Vacuum technology is an irreplaceable part of a wide range of scientific and industrial applications. From packaging to freeze-drying numerous forms of manufacturing to particle accelerators you may not realize how often you encounter vacuum systems in your everyday life.
Medical and pharmaceutical industries rely on vacuum technology to keep their tools, rooms and instruments clean and sterile. Vacuum systems can be found in hospitals, clinics and laboratories around the world.
Printing is another industry that uses vacuum systems. This includes running printing presses, drying inks and a number of other important processes. It’s important to understand how vacuum systems work when designing a new project or buying an existing system.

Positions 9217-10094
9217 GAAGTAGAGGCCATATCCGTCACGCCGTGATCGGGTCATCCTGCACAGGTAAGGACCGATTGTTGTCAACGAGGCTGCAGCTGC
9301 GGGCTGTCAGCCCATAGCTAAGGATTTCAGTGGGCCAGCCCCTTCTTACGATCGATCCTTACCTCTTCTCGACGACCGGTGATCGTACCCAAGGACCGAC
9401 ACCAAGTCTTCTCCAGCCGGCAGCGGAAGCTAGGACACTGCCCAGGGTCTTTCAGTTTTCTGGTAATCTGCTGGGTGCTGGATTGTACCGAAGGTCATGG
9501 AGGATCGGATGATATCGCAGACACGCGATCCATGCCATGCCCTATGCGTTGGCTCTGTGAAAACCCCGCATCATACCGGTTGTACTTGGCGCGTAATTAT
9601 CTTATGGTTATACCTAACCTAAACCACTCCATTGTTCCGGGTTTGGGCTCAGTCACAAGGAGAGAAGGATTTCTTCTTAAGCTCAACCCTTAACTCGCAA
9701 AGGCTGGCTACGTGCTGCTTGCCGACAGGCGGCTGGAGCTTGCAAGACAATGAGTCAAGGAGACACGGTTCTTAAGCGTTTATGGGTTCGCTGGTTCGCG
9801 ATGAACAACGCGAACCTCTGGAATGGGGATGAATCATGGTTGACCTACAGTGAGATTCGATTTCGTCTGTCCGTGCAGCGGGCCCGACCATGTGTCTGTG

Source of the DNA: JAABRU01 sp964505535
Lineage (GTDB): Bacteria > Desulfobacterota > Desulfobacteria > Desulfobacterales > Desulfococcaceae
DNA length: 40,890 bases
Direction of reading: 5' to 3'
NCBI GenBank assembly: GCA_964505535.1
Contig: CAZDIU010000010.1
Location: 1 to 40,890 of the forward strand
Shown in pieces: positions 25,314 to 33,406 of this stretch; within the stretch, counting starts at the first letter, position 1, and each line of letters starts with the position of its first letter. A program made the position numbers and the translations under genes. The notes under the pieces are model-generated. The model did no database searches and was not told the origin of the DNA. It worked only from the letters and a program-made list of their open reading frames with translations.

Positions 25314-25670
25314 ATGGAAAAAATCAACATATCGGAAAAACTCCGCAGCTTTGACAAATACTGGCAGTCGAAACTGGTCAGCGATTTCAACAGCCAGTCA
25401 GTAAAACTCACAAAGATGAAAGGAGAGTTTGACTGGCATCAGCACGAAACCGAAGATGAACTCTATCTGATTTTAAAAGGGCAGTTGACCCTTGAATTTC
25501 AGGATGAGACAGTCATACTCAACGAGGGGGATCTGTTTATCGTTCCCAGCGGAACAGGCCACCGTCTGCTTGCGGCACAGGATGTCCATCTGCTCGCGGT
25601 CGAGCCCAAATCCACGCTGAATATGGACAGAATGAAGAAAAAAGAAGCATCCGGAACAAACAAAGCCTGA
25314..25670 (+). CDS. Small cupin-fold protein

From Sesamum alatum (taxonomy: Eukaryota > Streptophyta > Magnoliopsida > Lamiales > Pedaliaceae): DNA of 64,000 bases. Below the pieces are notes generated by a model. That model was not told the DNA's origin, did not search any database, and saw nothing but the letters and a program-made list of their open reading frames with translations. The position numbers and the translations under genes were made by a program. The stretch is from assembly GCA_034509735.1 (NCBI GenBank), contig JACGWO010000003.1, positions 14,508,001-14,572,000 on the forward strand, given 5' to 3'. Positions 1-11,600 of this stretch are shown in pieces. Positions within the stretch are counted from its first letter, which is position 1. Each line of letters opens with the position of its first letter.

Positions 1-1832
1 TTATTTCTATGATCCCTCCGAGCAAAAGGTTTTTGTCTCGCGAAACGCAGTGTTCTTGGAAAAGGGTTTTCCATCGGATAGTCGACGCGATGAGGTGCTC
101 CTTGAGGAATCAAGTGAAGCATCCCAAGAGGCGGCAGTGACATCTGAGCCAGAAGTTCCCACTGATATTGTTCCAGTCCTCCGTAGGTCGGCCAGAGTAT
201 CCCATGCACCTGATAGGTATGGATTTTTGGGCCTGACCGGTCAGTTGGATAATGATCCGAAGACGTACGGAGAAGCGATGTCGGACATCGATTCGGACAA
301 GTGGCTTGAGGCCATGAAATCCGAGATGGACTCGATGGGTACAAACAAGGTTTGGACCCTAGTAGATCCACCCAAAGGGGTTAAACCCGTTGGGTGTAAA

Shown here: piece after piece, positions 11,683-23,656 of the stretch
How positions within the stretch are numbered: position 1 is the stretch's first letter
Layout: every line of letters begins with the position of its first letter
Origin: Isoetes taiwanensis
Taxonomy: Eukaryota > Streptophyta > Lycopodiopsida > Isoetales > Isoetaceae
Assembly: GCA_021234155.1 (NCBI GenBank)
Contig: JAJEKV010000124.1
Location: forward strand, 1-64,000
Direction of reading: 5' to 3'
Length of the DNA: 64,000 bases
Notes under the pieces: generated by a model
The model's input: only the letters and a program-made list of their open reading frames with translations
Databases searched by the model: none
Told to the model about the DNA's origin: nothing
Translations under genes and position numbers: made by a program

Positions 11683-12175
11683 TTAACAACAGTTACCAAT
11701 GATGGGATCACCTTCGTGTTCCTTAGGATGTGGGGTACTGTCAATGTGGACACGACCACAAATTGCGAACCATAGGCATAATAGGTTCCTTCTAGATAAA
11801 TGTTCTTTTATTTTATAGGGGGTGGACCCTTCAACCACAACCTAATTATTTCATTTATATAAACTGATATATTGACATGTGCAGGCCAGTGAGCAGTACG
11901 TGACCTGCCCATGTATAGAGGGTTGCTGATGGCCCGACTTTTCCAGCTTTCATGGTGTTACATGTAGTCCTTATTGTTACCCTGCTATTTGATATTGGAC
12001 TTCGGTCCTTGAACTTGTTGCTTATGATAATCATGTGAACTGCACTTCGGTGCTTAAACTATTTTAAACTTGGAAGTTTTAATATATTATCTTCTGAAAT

When working in high vacuum, it’s necessary to understand a few basic terms including pumping speed (S), throughput (Q) and conductivity (C). These are the three factors that determine if the system is capable of operating within its intended pressure range.
The first major application of vacuum technology occurred about 1900 with the development of electric light bulbs and other devices that required a higher level of attainable pressure than that available under normal atmospheric conditions. Since that time the underlying technology has continually been refined and the range of obtainable vacuums has increased as well.
A broad range of manufacturing, laboratory and research equipment utilizes the most advanced vacuum solutions to achieve ultra-high vacuum (UHV). The most complex systems are used for particle and plasma physics which studies what the world is made of on the smallest possible scale. These unique environments require an ever-growing range of vacuum solutions from ion pumps to sputter deposition systems and cyclotrons.